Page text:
Working With Mother Teresa, She Was Inspired by Older People's Compassion. So She Started a Caregiving Business That Hires Them. Kiran Yocom started franchise Seniors Helping Seniors because she felt there was no one better equipped to do the job.
When you're in the business of caring for others, nothing beats having Mother Teresa on your résumé. Kiran Yocom has just that; she worked with the sainted nun for more than a decade in India, and Yocom's commitment to serving others continued when she moved to the U.S. in 1995. Three years later, she cofounded home-care company Seniors Helping Seniors. Inspired by the compassion she saw in older people, she hired seniors as primary caregivers for other seniors.
Since the Reading, Pa.–based business began franchising in 2006, it has expanded to 100 franchisees throughout the U.S., the U.K., and Malta. Yocom's daughter, Namrata Yocom-Jan, is now president of the company. Striking a balance between truly compassionate care and profitable business strategy isn't always easy, but Yocom says the key is finding franchisees with a heart for the business. Here, mother and daughter share how they've done it.
Though the senior care industry is well-established, hiring senior caregivers is a unique concept. How did you get people on board with the idea?
Yocom: When I started the company — I'm not kidding you — nobody else was doing what I wanted to do. It was such a foreign concept. I had to educate people. I was going to churches, and I was really good at talking to people and giving presentations. In the beginning, it was a challenge to recruit, but after recruiting one client, there was no looking back. There were lots and lots of children who didn't want to send their parents to assisted living or nursing homes.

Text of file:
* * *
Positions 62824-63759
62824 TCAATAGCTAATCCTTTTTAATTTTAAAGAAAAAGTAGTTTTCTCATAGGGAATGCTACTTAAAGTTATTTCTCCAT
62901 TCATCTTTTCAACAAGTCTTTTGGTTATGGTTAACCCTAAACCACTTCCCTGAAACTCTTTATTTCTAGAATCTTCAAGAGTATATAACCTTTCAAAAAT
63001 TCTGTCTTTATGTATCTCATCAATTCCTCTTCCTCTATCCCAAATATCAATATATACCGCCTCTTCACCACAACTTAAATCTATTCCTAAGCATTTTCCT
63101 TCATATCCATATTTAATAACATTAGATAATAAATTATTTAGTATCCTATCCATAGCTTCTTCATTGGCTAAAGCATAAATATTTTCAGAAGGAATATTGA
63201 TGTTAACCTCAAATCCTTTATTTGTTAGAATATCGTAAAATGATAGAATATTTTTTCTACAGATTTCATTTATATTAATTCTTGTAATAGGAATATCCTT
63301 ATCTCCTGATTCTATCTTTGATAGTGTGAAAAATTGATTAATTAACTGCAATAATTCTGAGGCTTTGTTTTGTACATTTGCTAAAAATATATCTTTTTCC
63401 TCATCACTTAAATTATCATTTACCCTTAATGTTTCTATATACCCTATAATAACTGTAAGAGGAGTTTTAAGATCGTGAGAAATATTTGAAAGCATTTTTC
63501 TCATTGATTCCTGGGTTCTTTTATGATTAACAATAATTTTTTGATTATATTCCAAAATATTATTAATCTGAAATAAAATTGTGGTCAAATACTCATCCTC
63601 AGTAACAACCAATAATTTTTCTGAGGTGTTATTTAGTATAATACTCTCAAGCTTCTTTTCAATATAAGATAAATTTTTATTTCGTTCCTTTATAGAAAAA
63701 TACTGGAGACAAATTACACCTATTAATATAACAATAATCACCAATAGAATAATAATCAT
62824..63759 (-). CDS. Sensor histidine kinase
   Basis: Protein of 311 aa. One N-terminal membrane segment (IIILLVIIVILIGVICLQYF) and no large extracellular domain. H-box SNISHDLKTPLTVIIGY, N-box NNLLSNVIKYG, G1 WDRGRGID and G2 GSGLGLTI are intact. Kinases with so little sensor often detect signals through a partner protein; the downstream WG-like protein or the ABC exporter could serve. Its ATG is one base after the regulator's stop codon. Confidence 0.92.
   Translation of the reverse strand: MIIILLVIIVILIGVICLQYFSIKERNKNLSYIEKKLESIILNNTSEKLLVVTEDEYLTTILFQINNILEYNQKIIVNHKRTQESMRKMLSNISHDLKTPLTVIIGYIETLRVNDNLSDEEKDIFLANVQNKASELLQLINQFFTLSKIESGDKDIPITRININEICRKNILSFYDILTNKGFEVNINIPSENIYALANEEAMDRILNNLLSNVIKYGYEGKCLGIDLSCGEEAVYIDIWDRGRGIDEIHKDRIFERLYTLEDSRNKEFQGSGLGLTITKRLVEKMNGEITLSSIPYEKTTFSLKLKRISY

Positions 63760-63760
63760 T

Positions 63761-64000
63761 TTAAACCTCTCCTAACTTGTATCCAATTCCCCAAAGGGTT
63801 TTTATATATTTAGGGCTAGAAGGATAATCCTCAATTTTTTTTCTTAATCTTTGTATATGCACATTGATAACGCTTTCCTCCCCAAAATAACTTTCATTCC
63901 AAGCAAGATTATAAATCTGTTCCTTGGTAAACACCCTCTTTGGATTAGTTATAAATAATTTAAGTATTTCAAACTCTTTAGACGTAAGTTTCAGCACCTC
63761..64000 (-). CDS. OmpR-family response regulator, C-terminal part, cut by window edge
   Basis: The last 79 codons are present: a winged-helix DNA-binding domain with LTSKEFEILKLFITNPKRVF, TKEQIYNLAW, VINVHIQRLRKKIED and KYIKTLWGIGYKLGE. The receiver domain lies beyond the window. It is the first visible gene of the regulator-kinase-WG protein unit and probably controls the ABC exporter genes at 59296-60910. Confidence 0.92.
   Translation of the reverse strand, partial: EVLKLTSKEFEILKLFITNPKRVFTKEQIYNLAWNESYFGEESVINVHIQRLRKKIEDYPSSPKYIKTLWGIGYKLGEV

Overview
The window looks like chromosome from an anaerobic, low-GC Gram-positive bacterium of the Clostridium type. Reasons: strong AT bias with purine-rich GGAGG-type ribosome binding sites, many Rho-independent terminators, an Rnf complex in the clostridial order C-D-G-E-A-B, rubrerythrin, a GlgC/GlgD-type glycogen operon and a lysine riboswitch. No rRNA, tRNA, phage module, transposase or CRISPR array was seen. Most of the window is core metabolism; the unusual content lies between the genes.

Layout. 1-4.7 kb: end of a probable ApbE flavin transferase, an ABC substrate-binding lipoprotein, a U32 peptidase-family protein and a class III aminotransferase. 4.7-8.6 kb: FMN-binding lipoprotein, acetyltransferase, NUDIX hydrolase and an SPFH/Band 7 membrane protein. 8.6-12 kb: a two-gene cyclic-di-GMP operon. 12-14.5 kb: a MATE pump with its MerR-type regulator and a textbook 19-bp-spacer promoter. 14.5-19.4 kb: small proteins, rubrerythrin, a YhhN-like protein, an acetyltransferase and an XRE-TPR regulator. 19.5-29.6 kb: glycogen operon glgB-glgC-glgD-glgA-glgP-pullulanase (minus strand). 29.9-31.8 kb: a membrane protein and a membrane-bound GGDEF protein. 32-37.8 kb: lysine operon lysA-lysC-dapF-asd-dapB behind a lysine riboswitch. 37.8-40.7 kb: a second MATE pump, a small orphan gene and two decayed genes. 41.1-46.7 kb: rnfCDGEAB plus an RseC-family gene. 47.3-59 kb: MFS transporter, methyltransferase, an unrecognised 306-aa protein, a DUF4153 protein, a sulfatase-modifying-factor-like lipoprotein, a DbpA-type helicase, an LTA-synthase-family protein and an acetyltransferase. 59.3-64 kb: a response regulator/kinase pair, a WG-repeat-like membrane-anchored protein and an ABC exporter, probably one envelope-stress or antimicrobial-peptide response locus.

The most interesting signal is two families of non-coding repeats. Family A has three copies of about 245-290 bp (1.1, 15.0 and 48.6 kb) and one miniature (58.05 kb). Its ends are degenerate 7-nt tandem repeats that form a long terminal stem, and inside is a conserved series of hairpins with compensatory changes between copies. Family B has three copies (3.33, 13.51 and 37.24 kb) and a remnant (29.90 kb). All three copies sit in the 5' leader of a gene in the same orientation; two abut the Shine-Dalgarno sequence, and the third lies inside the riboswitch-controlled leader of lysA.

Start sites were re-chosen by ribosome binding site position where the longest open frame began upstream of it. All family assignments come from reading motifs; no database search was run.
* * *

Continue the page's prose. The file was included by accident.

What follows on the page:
How did you navigate the pandemic when your employees were at risk but clients still needed care?
Yocom-Jan: Because we hire seniors to provide our services, they're more conscientious about making sure they're not the ones partying on the beaches of Florida. And something else we started during COVID was telecare. For the seniors who did not have caregivers coming in and providing services, they could get a call from someone at the office. During COVID we saw people in nursing homes and facilities around the world getting depressed and lonely. So we'd have check-in calls to make sure clients were OK.
How do you develop a franchise base that strikes the right balance of living out the brand's values and being business-minded?
Yocom-Jan: When we started franchising, we were so focused on the "do good" part that we didn't necessarily look at the business drive each franchise owner had. So over the past several years, we have been more focused on finding franchise partners who are driven and want to grow a business. If they don't have the drive, they can't build a larger business. And if they don't have the right compassion, they are not going to align with the values of our brand. I attend discovery days and tell people, "If you're looking to do good, you could just volunteer. But if you're looking to do good and make money and get the financial freedom you deserve, then this is the right way for you to go."
What do senior employees bring to the job that others might not?
Yocom: You have no idea how dependable seniors are. One of our caregivers went to help somebody and there was at least a foot of snow that day. She came back bleeding on her arm. She said, "I went to see Mrs. Smith and I slipped." I asked her, "Why did you go?" She said, "How else would she get her breakfast?"